U.S. surgeons have successfully implanted the heart of a genetically modified pig into a human patient in a medical first, saving the patient’s life. Doctors at the University of Maryland Medical Center said Monday that the patient, David Bennett Sr, is doing well three days after the surgery.
This is the first time a genetically modified animal heart has been transplanted into a human body without immediate rejection, according to the doctors. Bennett, a 57-year-old Maryland handyman, had been in hospital for weeks with a heart arrhythmia and was dying.
The only thing that kept him alive was a heart-lung bypass machine and he had been told that he was ineligible for a human heart transplant because of his condition — heart failure and an irregular heartbeat. So with no other option, he agreed for the doctors to transplant a pig heart into him.
“It was either die or do this transplant. I want to live. I know it’s a shot in the dark, but it’s my last choice,” Bennett said a day before the surgery, a statement provided by the University of Maryland School of Medicine said.
The surgery was conducted on Friday by Dr. Bartley Griffith at the Baltimore hospital with emergency authorization from the Food and Drug Administration.
“This was a breakthrough surgery and brings us one step closer to solving the organ shortage crisis. There are simply not enough donor human hearts available to meet the long list of potential recipients,” said Griffith in a statement.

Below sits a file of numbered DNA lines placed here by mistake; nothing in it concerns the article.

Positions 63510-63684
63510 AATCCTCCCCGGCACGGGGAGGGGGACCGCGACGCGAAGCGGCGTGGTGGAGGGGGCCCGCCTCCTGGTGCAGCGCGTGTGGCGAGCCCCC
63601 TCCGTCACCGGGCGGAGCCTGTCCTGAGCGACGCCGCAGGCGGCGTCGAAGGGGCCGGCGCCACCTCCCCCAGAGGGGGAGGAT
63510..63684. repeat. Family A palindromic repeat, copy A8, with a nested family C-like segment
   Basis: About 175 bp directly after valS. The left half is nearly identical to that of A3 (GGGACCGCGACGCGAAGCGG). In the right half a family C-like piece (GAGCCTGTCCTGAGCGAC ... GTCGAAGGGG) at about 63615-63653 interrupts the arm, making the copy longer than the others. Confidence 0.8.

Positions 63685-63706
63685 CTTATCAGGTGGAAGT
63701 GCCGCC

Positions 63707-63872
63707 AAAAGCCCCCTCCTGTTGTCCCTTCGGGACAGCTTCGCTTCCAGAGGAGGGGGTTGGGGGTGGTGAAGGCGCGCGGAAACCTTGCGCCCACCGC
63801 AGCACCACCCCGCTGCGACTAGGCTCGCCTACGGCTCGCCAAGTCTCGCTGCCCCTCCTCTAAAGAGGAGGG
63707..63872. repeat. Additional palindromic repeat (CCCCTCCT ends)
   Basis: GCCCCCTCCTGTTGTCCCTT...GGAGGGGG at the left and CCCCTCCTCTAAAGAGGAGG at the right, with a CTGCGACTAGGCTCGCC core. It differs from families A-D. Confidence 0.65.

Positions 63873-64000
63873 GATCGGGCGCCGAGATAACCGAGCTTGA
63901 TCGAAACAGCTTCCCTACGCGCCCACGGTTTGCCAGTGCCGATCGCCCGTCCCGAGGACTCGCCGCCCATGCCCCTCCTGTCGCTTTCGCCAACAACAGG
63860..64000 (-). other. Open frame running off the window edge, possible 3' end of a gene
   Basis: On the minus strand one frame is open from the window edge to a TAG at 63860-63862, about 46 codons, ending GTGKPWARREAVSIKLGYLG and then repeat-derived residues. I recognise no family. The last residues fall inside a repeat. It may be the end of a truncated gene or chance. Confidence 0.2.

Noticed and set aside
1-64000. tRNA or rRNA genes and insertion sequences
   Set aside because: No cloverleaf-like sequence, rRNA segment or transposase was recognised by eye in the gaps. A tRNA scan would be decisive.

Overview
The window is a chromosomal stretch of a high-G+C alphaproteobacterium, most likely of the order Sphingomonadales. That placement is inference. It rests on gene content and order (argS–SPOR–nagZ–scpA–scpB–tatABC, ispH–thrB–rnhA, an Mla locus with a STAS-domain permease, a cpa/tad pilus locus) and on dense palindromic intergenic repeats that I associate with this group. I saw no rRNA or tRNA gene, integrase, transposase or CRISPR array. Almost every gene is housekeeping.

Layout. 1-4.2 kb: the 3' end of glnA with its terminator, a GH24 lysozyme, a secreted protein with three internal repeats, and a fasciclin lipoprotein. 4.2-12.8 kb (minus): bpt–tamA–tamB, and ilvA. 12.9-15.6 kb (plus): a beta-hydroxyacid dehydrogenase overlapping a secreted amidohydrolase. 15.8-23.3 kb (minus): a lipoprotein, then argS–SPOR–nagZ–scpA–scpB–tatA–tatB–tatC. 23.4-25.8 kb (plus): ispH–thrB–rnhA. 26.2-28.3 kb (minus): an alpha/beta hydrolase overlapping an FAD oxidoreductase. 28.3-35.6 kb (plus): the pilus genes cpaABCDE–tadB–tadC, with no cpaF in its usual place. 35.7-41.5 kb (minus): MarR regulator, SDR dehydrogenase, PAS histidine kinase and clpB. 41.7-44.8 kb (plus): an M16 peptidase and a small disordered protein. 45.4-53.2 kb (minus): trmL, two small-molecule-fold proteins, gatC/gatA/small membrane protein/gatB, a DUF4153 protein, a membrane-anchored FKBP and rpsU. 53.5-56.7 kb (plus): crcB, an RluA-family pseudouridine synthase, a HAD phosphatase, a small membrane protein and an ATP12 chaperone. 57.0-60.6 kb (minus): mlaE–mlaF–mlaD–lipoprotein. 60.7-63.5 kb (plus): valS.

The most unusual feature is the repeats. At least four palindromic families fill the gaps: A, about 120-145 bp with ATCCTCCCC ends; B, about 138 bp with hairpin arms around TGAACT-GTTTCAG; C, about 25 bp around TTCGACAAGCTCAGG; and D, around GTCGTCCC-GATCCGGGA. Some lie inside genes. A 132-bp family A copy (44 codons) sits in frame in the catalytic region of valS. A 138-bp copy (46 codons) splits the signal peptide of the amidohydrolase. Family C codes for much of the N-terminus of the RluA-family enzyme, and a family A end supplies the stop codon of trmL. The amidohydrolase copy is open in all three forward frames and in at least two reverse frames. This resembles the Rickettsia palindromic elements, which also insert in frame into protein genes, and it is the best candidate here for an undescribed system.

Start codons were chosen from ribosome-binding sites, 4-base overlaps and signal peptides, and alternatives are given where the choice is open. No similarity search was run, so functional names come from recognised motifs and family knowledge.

Last year, there were just over 3,800 heart transplants in the U.S., according to figures cited by the AP. And due to a huge shortage of human organs donated for transplant, scientists are trying to find ways to use animal organs instead. Doctors have earlier attempted such transplants (or xenotransplantation) but have not been successful mainly due to patients’ bodies rapidly rejecting the animal organ, the AP reported. In 1984, Baby Fae, a dying infant, lived 21 days with a baboon heart.
What is different with Bennett’s surgery is that the doctors “used a heart from a pig that had undergone gene-editing to remove a sugar in its cells that’s responsible for that hyper-fast organ rejection,” according to AP.
At the moment, biotech companies are developing pig organs for human transplant. What was used for Bennet’s surgery was from Revivicor, a subsidiary of United Therapeutics.
“It creates the pulse, it creates the pressure, it is his heart,” Griffith told The New York Times. “It’s working and it looks normal. We are thrilled, but we don’t know what tomorrow will bring us. This has never been done before.”
A previous surgery involved putting a pig valve into Bennett’s heart, but Friday’s operation has moved things forward.